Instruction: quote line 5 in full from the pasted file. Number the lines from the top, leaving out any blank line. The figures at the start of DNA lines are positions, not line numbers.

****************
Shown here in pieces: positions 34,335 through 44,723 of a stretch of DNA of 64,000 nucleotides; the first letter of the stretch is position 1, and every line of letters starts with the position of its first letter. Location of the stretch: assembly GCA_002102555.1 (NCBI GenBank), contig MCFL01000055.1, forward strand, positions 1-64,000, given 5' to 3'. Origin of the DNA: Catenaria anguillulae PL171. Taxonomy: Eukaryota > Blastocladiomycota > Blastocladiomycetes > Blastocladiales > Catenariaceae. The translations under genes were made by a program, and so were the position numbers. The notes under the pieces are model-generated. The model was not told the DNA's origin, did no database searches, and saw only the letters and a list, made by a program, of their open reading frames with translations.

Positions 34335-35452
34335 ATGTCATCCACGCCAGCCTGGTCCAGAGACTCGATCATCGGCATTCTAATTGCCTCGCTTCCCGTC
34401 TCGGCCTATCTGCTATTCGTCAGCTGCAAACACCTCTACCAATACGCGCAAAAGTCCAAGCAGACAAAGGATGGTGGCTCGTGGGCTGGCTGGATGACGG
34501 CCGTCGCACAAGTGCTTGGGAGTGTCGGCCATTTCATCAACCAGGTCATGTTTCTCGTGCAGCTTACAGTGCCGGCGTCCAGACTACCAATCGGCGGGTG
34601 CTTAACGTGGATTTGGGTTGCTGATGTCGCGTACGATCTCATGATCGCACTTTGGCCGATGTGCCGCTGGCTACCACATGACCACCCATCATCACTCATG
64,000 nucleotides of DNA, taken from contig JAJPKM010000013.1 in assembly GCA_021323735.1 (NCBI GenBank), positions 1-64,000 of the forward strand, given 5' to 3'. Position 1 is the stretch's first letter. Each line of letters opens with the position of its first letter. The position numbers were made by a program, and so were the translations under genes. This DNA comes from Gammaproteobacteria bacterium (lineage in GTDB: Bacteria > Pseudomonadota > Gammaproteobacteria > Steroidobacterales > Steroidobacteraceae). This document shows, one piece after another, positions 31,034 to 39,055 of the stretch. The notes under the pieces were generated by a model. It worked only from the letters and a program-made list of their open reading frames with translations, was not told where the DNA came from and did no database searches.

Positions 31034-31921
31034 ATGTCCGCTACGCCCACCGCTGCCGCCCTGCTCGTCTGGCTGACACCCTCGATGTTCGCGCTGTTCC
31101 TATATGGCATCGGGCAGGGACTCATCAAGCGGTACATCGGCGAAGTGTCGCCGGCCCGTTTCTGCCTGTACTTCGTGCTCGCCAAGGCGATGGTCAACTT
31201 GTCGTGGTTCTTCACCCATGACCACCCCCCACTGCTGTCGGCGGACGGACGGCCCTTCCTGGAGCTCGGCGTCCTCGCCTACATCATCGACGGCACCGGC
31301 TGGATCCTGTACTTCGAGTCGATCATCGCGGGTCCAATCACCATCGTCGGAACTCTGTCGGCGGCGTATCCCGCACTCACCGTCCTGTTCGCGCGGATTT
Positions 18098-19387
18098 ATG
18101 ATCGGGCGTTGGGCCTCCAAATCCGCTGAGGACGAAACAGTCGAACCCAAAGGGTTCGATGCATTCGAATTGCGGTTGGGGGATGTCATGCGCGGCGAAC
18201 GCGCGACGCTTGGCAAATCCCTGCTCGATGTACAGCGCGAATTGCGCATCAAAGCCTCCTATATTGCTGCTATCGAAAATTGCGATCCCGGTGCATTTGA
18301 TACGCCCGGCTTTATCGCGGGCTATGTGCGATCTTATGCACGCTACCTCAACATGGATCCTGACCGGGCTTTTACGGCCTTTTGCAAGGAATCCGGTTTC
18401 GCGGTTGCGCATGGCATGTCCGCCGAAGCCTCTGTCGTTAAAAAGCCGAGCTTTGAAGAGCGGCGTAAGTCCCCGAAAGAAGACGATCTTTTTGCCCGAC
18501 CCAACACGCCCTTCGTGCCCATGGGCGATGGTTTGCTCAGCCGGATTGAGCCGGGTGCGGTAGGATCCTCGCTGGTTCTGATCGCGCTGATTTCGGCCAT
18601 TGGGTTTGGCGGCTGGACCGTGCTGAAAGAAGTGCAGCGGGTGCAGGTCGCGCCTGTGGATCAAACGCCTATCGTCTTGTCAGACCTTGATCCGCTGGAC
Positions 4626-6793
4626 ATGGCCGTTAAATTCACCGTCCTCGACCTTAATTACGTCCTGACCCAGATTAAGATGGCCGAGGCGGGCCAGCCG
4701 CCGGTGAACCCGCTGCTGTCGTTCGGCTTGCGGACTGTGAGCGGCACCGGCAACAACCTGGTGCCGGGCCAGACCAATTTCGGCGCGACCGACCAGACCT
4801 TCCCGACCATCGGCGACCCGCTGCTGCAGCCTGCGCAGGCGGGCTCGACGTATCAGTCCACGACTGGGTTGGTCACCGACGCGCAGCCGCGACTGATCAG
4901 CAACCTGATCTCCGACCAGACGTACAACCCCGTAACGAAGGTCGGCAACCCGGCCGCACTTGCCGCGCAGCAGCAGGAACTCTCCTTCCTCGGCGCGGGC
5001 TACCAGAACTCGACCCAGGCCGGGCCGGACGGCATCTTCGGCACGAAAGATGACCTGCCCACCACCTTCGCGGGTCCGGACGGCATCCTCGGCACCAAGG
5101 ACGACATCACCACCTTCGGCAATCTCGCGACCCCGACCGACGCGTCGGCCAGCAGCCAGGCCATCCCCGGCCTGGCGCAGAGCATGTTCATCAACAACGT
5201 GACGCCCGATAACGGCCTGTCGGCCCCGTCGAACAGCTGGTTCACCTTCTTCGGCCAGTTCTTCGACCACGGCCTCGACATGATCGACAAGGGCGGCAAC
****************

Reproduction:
34501 CCGTCGCACAAGTGCTTGGGAGTGTCGGCCATTTCATCAACCAGGTCATGTTTCTCGTGCAGCTTACAGTGCCGGCGTCCAGACTACCAATCGGCGGGTG